KIRBYOLOGY!: The Most Prophetic of Jack Kirby’s Orange Monsters

Jack Kirby’s comics are, often literally, a punch to the face of fascism. Some of those punches, inspired by Kirby’s harrowing experience as an army scout in World War II, flew into the future, catching America’s current top fascist squarely in the jaw.

As Elana Levin discussed for The Daily Beast, anti-life evangelist Glorious Godfrey is a dead ringer for Individual-1.

As I have yammered, Kirby had a talent for creating orange monsters that feel timely for some reason.

Then there’s this guy:

But let’s not forget a minor Fantastic Four baddie who might be Kirby’s most prophetic creation of all: Psycho-Man. In light of recent history, the emotion-exploiting escapades of Psycho-Man are utterly Presidential.

Psycho-Man came to my attention thanks to a five-dollar purchase of this little guy:

Note the orange face and literal platform of fear. If this were a brand-new satirical character, I’d say, “That’s a little on the nose.” But Psycho-Man was created in 1967 by Kirby and Stan Lee for Fantastic Four Annual #5 (Nov. 1967) — a “KING-SIZE SPECIAL!

Hyperbole aside, this “ALL NEW!” annual with “NOT A SINGLE REPRINT!” is freaking huge. As the cover indicates, the main story has almost enough heroes for an Avengers movie, and there are two bonus stories as well. Remarkably, there are hardly any ads — the first appears on page 20, and there are only nine pages of ads overall, compared to 55 pages of story and pin-ups, all for a quarter. My wallet is aching for a time machine.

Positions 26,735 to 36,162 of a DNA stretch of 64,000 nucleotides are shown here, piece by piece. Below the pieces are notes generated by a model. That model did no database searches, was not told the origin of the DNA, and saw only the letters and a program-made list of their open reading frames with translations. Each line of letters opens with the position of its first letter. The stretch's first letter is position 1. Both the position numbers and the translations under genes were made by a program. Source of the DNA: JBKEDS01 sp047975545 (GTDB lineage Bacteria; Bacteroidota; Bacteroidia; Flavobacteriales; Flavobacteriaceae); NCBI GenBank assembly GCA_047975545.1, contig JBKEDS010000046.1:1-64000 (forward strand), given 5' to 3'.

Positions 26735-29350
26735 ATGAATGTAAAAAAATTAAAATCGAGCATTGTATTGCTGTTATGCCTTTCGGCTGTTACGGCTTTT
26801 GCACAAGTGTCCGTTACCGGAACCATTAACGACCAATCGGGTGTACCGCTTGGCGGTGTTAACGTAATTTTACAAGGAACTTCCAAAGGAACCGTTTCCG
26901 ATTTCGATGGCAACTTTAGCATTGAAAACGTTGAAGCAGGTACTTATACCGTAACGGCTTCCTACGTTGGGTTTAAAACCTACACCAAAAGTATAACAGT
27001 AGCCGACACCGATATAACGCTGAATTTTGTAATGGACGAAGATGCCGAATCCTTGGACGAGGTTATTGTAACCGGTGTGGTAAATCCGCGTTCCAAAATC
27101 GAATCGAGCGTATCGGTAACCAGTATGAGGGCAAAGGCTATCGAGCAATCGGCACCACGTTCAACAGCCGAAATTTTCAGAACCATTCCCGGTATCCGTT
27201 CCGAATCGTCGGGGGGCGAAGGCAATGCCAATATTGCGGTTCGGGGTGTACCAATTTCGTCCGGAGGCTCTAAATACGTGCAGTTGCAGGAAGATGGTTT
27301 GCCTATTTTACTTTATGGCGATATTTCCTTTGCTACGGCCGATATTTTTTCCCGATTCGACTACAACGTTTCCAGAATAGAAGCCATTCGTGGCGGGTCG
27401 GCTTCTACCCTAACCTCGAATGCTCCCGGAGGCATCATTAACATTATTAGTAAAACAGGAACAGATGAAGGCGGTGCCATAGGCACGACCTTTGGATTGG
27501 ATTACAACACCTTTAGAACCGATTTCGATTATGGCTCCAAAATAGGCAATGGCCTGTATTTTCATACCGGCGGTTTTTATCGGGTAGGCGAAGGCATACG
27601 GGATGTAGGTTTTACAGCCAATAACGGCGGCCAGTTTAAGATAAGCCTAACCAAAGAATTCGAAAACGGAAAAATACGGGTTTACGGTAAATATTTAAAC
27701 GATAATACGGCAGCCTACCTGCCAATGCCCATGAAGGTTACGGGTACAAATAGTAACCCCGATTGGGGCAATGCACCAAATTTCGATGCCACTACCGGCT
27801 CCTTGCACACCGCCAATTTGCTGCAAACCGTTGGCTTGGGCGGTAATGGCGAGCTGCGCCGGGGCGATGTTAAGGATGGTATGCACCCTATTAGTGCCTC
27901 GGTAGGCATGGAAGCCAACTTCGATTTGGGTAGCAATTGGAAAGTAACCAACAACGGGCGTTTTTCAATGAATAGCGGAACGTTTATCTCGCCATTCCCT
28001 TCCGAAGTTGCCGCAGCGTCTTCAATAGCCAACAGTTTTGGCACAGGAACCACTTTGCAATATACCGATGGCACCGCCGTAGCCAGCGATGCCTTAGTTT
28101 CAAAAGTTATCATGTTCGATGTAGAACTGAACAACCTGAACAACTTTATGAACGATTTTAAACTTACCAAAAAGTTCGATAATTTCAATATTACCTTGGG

Anyhoo, page 3 tells us everything we need to know about Psycho-Man and may be an adaptation of the Mueller report. Kirby and Lee introduce us to Psycho-Man in an undisclosed location, intimidating a henchgoon who failed to acquire Component Five. We’ve all been there.

Not only does Psycho-Man’s tremendously named Psycho Ray create unwanted emotions — specifically FEAR, DOUBT, and HATE — it makes the victims see things that aren’t there, and those things aren’t puppies and pancakes. Psycho-Man’s underling might as well be watching Fox News: “I saw you press the fear button! I — I know there’s nothing here — ! But, I can’t help myself! The things I now see seem real! They’re coming for me — reaching out… I’ve gotta get away… escape… !”

Gotta build a wall?

The doubt button may be even more effective; it makes other henchlings whine, “No! Wait! Don’t leave us, Psycho-Man! We won’t know what to do!” and “I’m afraid to turn my back… don’t know what’ll happen! I’m not sure of anything!”

The Psycho Ray is better at spirit-crushing and follower-cultivating than a daily buffet of lies and conspiracy theories — or at least equally so. The result of this doubt download is summed up by one cowering not-so-tough guy: “We’ll follow you, Psycho-Man… Anywhere! Anywhere!”

Psycho-Man’s goal is to create a Giant-Size Mind Ray: “A ray capable of affecting the emotions of every man, woman, and child on Earth! And, whoever controls the emotions of the helpless human race then becomes the total master of all humanity!” On the upside, this mega-gizmo is classic Kirbytech.

Such a massive, multi-pronged monstrosity suggests Psycho-Man is overcompensating, and he is.

Psycho-Man is actually a little tiny baby man from Sub-Atomica, which is basically the microverse. His massive suit of armor disguises a guy who couldn’t win a fight with an amoeba. As Psycho-Man describes his home among “micro-galaxies” which are “so small that your most powerful microscopes cannot begin to detect them!!” it’s hard not to think of the nano-minded Nazis and other scum who had crawled beneath the surface of the American pie until hearing the tune of their Pumpkin-faced Piper.

I could go on, but I’m too depressed. Let us turn to prayer.


Dear Kirby Space Gods,

There are many poor, fair, good, very good, fine, very fine, near mint, mint, and peppermint candidates for President in 2020. I don’t really care which of them defeats President Garbage Bag.

All I want is this: a President who can’t be easily compared to Psycho-Man.

Yours desperately,




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